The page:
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ENGLAND : The Timeless Thames

October 20, 1985|BARNABY CONRAD | Conrad, an inveterate traveler, is the author of more than 20 books.

The noblest river in Europe," Joseph Addison said of the Thames back in 1712. And you know, old boy, he might have been correct.

"There are two things scarce matched in the universe," Sir Walter Raleigh said: "the sun in the heaven and the Thames on the earth."

And we had them both on this glorious English morning as we headed our boat down the sun-dappled river at 5 m.p.h., the top speed allowed.

The Upper Thames--the name of which evolved from the Celtic Taom-Uis (the pouring out of the waters)--is neither deep nor fast-flowing--"a lyezy rivah" in the words of Peter Barnes, a charming Londoner who was to be our guide and boatman for the week. Upstream, the Thames is surprisingly narrow, considering its broad expanse near London. It is very clean, and we saw swimmers all along its pollution-free length as far as Hampton Court. Three-quarters of London's drinking water comes from it.

The Thames Conservancy gained control of most of the river in 1858, stipulating that it "be preserved as a place of regulated public recreation." And it is hard work to maintain its pristine beauty; only one floating beer can sullied the waters during our entire five-day, 40-mile journey. "Some foreigner," Barnes sniffed, offended. "You may wager on it." The Thames is so clean that salmon are caught in its waters regularly.

We had pushed off earlier in the morning from Abingdon, where Barnes had left his boat in front of the Upper Reaches Hotel. The rare craft is known as a Thames Slipper Stern, an attractively archaic 28-foot inboard with lines that drop gradually and gracefully from a high, perpendicular prow to the water-line at the stern; it was an artifact that Tom Swift might have built and loved. The cockpit, barely big enough to accommodate four Rover Boys, was open but had a canvas top folded back at the ready.

"An old-timer," said Barnes, affectionately caressing the mahogany parquetry of its deck, "and a good 'un." (You also can rent--reasonably--various sizes of houseboats that you can learn to handle yourself very quickly.)

As we were getting on board, photographer Loomis Dean came rushing down from the hotel, two cameras swinging from his neck.

"Just got over from Paris," he panted. He handed us a bucket of ice that cradled a large wine bottle. "A good Pouilly Fuisse--travels bravely."

Barnes blew the hooter , and we cast off.

"What wonderfully untypical weather," Dean said, as he adjusted his tweed golf cap, removed his Leica lens cap and started taking photos. "What a day!"

What greeted the eye as we headed toward our goal--luncheon at Streatly--was a happy, busy, liquid thoroughfare. Used and respected by thousands of Britons every day, the river is the biggest holiday resort in the Isles, visited by more people than Blackpool. One sees every type of floating craft--rented houseboats, racing sculls, classic refurbished steamboats from 10 to 60 feet in length, barges, excursion boats resembling floating omnibuses, incongruous, giant Indian war canoes with inboard motors, tiny kayaks with schoolboys trying for a free ride by surfing the wake of an outboard, and an occasional sailboat tacking nervously around the power craft. Yet, somehow, despite all the activity, there is little feeling of congestion.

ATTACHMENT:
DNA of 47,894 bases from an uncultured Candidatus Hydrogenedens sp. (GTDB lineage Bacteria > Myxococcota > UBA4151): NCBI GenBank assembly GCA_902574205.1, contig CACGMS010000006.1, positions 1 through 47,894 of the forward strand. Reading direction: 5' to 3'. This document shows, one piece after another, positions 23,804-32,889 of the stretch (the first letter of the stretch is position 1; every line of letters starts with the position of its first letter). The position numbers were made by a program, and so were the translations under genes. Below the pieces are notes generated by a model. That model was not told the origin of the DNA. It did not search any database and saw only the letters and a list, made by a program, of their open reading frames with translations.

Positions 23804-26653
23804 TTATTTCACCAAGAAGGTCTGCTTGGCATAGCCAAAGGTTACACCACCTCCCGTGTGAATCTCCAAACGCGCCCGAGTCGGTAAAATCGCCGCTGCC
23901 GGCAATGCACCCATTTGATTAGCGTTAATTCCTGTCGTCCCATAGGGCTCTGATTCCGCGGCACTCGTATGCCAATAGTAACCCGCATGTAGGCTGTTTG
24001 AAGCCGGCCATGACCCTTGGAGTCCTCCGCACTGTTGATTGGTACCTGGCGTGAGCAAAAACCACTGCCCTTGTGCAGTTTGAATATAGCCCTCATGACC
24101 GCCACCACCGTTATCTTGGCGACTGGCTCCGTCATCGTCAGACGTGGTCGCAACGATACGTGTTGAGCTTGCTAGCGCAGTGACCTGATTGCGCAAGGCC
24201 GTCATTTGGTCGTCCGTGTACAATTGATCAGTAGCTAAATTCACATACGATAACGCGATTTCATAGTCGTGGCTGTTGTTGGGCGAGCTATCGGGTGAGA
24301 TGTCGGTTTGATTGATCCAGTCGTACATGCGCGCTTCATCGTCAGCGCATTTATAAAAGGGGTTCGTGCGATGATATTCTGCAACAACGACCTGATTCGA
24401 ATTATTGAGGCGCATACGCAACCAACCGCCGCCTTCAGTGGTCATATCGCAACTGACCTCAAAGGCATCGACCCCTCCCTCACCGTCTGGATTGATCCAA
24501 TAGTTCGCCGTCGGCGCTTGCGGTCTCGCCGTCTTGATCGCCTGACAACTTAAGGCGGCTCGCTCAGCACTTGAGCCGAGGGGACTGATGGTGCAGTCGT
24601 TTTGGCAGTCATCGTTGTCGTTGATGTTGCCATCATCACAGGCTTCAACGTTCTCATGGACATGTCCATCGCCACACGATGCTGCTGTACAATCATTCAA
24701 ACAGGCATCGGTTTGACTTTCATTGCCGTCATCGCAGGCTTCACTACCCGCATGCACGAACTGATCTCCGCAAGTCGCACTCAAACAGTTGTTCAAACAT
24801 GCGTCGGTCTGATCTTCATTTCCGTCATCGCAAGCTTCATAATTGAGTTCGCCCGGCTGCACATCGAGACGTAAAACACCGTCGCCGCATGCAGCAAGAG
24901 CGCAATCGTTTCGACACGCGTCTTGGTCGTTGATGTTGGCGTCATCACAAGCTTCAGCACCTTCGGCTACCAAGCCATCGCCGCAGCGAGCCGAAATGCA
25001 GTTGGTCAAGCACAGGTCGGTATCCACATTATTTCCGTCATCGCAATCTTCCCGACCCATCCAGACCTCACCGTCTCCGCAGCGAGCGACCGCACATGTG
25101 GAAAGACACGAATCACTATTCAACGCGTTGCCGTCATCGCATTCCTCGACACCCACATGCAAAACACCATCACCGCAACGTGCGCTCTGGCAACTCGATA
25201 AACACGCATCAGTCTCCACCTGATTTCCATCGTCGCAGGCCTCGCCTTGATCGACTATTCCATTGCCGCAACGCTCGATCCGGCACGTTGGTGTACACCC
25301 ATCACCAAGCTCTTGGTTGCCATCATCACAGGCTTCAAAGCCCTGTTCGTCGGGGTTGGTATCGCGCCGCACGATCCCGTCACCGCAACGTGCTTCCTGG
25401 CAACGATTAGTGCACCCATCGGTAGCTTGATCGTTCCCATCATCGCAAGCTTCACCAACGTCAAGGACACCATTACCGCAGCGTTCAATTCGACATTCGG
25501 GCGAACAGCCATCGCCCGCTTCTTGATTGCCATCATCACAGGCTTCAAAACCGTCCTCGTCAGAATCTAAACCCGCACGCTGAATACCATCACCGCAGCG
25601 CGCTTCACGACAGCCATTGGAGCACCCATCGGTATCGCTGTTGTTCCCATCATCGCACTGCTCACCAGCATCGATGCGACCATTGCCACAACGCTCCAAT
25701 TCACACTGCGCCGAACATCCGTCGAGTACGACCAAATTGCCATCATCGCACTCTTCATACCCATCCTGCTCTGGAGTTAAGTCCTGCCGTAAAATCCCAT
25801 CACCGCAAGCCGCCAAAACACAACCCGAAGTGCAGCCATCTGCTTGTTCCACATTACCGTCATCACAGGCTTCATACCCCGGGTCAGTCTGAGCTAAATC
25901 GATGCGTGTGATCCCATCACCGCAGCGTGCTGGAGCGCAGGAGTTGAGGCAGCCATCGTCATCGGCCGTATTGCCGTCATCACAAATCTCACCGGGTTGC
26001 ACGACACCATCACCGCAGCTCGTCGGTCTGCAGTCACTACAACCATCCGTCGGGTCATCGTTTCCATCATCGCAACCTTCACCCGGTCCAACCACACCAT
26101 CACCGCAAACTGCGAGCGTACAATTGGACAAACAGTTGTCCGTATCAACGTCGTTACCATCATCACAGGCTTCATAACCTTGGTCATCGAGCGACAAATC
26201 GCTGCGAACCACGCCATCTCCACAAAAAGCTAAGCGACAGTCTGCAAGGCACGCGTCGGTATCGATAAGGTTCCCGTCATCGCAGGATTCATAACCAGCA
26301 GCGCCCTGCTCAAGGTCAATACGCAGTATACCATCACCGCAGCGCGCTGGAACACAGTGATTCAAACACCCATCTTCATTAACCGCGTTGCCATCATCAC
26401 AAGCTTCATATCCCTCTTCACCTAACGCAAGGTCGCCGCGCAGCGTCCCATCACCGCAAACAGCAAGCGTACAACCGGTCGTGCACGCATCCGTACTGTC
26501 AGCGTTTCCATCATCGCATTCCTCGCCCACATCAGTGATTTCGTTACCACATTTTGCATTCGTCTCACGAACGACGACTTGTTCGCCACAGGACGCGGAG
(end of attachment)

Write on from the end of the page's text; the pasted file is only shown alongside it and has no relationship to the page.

Unlike the rules for cars on England's motor ways, boats are supposed to keep to the right of the river and pass the upcoming traffic on the left side. The skipper of one houseboat, apparently untutored in that fine point, headed directly toward us. Barnes, who has driven the river all of his life, gunned his motor and swerved skillfully toward the bank, avoiding a decided unpleasantness.

"Scofflaw!" he barked angrily over his shoulder at the erring craft as it skimmed by. "Port-to-port, you foxy beagle!"

The scenery was relentlessly, archly picture-post card--tinted engravings lifted from a Victorian novel. Even the sight of modern boats couldn't dispel the feeling that we somehow had slipped breathtakingly backward in time. We passed towns called Tadpole and Sutton Courtenay and Clifton Hampden, and--suddenly--up on a hill would be the ruins of a castle, and over on one bank would be a little 13th-Century church and graveyard, and on the other side a herd of black-and-white cows drinking their reflections. On both sides were Victorian gingerbread cottages and charming Tudor manors with curried lawns undulating down to the water, as well as elegantly dressed Britishers lounging in white wicker chairs shaded by willows. An elderly couple playing backgammon in front of a brick mansion waved cheerily to us.

Ever since our arrival in England, we had experienced a gentility that could not be found anywhere else.

Now, the entire countryside seemed to reflect that genteel manner as the Thames bore us past stately houses punctuated by the greenest fields ("pigment straight from the tube," my old art professor would have said), where blooded horses grazed on lush farmlands.

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